Thursday, November 7, 2019

Local Time part II

In an earlier blog post, I discussed the challenges of supporting local times on the MyFlightbook website. 

The short summary of the problem is that it's critical that all underlying times be UTC, in order to enable any math or computation determining length of flight or duty periods or similar.  The blog post described why I don't support import/export using anything other than UTC, and why I don't store local times in the database.

However, it is possible to provide support for data entry and editing in a local time zone, just as the mobile apps do.  The idea (as the mobile apps do) is that you convert any UTC time to local time when putting it into an editable field, and then convert back to UTC when committing the edit (i.e., when saving or updating the flight). 

iOS and Android always know their current offset from UTC - i.e., the offset at the time and place where you are making the edit.  This is fine, as the iOS and Android apps are generally optimized for data entry in-the-moment (e.g., during or shortly after your flight) rather than bulk entry of historical flights.

Web browsers, sadly do not provide time zone information.  I can get the current offset from UTC for the user's browser (and only after the first request - too late for the first page that is requested!), but I cannot get a name for the timezone (thus enabling, for example, "EDT" for "Eastern Daylight Time"), nor any rules around daylight saving time

But all is not lost, and today I released a new feature that allows you, if you like, to declare a preferred time zone.  (Go to Profile->Preferences->Flight Entry).  This applies on the web only, and will allow you to enter/edit times in the specified time zone.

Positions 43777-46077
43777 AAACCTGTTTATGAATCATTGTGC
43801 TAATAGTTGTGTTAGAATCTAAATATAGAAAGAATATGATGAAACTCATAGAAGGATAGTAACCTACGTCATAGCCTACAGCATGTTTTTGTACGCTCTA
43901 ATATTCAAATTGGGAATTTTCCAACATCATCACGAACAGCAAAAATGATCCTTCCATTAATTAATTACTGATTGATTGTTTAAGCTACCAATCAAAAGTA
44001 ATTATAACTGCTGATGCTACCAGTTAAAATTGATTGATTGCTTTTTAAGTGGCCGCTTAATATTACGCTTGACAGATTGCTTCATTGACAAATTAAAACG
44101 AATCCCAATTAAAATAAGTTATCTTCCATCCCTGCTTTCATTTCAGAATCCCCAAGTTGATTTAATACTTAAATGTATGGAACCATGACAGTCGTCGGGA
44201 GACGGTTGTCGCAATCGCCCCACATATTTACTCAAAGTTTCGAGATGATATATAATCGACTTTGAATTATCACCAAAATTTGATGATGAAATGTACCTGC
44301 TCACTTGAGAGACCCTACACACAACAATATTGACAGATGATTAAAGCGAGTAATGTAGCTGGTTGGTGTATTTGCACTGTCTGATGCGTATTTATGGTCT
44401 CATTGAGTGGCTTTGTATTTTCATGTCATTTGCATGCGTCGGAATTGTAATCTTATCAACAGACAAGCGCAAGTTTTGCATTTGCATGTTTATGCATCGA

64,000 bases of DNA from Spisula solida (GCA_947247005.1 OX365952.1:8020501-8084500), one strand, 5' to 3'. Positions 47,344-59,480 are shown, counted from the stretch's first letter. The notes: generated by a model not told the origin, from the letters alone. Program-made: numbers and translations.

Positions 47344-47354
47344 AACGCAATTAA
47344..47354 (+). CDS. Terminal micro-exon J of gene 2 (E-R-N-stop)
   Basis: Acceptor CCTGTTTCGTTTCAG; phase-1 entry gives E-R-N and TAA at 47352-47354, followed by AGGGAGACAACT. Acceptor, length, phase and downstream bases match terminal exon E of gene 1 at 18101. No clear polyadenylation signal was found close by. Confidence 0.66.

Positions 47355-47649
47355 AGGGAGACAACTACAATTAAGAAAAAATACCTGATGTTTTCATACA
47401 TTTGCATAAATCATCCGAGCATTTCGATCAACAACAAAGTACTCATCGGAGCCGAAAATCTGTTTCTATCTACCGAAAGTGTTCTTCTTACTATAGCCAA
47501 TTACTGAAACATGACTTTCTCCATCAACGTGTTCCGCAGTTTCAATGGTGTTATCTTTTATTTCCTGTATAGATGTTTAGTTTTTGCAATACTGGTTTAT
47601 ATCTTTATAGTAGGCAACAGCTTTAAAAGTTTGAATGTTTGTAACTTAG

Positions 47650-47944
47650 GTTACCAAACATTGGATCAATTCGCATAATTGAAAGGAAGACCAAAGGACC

If you enable anything other than "UTC", then all of the time fields that usually have a "UTC" label or description will change to say "Custom TZ"; you can hover over this to see which time zone is in use; doing this will show you the standard offset from UTC, even if you are in daylight time, but any conversion should correctly account for standard/daylight time. 

As an aside: I use "Custom" rather than "Local" because "Local" is inherently ambiguous: e.g., if you live in Chicago, but you have a flight from LA to New York, is the "local time" Pacific, Central, or East Coast?  "Custom" here at least clarifies that it's one you've specified.  Why not use a 3-letter acronym like "EDT"?  Two reasons: (a) the acronyms don't span daylight/standard time.  E.g., EDT is specifically daylight time, but in August you probably would want EST, so you'd have to use the more ambiguous "ET" and (b) more practically, the system doesn't provide a set of acronyms for the ~139 timezones in the system.

There's actually an additional benefit here that goes one better than the iOS/Android apps: by specifying a timezone, the daylight time rules are encapsulated.  So if it is August 8 and I'm transcribing a flight from February that was at 1pm Pacific time, that will be correctly converted to 9PM UTC (Pacific Time in February is Pacific Standard Time, which is UTC-8) but a similar flight from May would be 8PM UTC. 

I am only doing this for editing times; I am still sticking with UTC for all display purposes, such as printing or displaying details of a flight in the logbook list.  Not only does it avoid ambiguity to do so, but it also removes the need to display the timezone (and as mentioned above, the system doesn't provide me with a short abbreviation for the time zone names, so it would literally have to display something horrendously long like "Pacific Time (US & Canada)" (i.e., the name of the timezone) next to each time.